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Jail Pro Lesson Summaries

2022 Lesson 5: PREA Part 1


Release Date:


This is Part 1 of a two-part online technical skills lesson on preventing confinement sexual abuse/PREA for correctional officers. The  purpose of this lesson is to provide basic information and guidance to  correctional officers regarding the Prison Rape Elimination Act of 2003  (“PREA”). Despite what the name implies, PREA does not just apply to  prisons nor does it just apply to rape. Rather, it protects anyone in confinement, even in a halfway house or tribal facility, from any type  of sexual assault or sexual harassment by staff, inmates, contractors,  volunteers, or others. Accordingly, it is important for correctional  officers to have a basic understanding of PREA requirements, both  because they interact with detainees/inmates and because they sometimes  investigate crimes committed against them. This lesson focuses on the  PREA standards applicable in jails and police lockups. The lesson  provides examples from actual cases of sexual abuse by inmates and  staff.
    This lesson examines the dynamics of sexual  abuse in detention, including the prevalence of detention sexual abuse  and risk factors for victimization. It explains the continuum of abusive  behaviors, identifies how heterosexism and homophobia in detention  facilities can encourage the targeting of anyone who does not conform to  gender norms, and examines common barriers victims face to reporting sexual abuse in jails and detention facilities.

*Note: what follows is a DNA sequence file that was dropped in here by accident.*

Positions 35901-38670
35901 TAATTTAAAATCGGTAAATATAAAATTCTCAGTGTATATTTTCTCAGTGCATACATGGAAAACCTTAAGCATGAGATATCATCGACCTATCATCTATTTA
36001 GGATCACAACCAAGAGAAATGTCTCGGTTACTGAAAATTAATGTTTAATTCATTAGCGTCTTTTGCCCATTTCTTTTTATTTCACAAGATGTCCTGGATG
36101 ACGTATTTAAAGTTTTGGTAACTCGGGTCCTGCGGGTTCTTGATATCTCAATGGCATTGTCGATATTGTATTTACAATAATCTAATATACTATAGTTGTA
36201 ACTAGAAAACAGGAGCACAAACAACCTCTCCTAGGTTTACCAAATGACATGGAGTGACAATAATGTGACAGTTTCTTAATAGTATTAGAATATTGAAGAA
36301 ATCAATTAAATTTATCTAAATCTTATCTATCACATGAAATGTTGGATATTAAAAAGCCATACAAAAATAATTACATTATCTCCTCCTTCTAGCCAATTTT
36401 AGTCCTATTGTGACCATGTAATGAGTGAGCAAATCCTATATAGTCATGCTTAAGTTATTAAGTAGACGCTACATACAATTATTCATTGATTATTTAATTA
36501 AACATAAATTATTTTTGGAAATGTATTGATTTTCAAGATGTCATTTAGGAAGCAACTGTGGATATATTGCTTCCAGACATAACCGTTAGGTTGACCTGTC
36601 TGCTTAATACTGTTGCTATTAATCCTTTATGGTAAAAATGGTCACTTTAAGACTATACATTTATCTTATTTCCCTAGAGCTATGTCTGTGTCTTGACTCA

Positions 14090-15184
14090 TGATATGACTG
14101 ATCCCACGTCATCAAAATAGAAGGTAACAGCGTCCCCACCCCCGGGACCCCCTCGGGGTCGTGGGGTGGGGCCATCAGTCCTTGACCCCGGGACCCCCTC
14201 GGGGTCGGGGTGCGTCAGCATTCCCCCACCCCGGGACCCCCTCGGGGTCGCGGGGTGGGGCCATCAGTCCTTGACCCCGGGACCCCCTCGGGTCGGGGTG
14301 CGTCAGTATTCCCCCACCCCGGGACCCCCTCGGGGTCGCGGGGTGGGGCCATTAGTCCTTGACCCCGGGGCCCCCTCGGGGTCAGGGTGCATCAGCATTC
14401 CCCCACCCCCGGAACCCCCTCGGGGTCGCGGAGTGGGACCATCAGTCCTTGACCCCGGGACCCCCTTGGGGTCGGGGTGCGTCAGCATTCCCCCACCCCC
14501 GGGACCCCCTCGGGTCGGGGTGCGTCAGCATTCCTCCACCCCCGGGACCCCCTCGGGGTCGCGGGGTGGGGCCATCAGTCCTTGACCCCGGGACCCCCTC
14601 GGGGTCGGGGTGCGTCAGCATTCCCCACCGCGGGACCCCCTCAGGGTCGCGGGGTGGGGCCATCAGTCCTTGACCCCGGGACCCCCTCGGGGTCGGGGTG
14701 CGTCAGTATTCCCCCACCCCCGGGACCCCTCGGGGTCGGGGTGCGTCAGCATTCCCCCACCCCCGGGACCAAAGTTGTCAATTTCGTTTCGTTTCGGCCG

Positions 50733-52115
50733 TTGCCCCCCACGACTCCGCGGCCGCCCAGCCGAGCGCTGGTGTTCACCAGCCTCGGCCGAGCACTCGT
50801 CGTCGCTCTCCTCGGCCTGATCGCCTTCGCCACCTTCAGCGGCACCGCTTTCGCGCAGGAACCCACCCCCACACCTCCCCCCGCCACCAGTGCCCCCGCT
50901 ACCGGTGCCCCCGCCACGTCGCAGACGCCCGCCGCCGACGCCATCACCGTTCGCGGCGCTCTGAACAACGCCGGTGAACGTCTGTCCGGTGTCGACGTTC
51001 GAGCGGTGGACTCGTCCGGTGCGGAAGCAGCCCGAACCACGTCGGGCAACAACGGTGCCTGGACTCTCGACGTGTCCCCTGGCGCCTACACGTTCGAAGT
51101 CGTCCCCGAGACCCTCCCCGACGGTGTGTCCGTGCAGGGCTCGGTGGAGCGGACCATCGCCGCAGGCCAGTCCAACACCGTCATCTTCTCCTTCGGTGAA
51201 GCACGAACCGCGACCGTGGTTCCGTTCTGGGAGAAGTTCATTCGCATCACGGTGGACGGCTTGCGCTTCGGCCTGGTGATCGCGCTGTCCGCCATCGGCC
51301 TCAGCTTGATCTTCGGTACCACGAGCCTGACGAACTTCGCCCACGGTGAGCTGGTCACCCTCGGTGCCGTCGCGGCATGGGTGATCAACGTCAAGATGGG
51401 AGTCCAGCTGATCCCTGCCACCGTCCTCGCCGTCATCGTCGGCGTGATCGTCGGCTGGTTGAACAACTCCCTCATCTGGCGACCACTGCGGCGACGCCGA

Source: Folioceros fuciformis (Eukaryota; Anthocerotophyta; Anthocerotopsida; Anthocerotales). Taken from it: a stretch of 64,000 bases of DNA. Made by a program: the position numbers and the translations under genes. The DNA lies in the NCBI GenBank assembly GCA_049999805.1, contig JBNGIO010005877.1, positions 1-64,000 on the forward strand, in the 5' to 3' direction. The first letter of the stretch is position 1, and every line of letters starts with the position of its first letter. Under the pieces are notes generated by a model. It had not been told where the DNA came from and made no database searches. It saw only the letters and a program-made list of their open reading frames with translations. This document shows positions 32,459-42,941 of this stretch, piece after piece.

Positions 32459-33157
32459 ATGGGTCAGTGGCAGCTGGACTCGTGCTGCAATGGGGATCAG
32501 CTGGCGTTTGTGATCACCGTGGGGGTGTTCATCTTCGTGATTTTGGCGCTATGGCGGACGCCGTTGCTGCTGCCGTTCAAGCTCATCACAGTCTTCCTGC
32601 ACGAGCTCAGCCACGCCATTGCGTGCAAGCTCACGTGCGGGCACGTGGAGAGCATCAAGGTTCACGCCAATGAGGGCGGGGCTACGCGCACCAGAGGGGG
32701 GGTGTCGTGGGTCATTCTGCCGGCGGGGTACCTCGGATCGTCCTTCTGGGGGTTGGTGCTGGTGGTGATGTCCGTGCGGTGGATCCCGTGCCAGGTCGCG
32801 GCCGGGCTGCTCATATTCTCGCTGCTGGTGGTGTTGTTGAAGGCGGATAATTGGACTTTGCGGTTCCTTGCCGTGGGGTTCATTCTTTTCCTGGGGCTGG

The  lesson includes PREA definitions. It explains PREA’s required  zero-tolerance policy towards all forms of sexual abuse and sexual  harassment. It examines PREA requirements regarding: the housing of  youthful inmates, cross-gender viewing and searches, inmates with  disabilities, evidence protocols, and training requirements.
    The lesson explains PREA’s risk-screening requirements and their  importance to police. Finally, the lesson examines PREA’s reporting and  investigations requirements, including the requirement that agencies  provide multiple internal ways for inmates to privately report sexual  abuse and sexual harassment, retaliation, and neglect.

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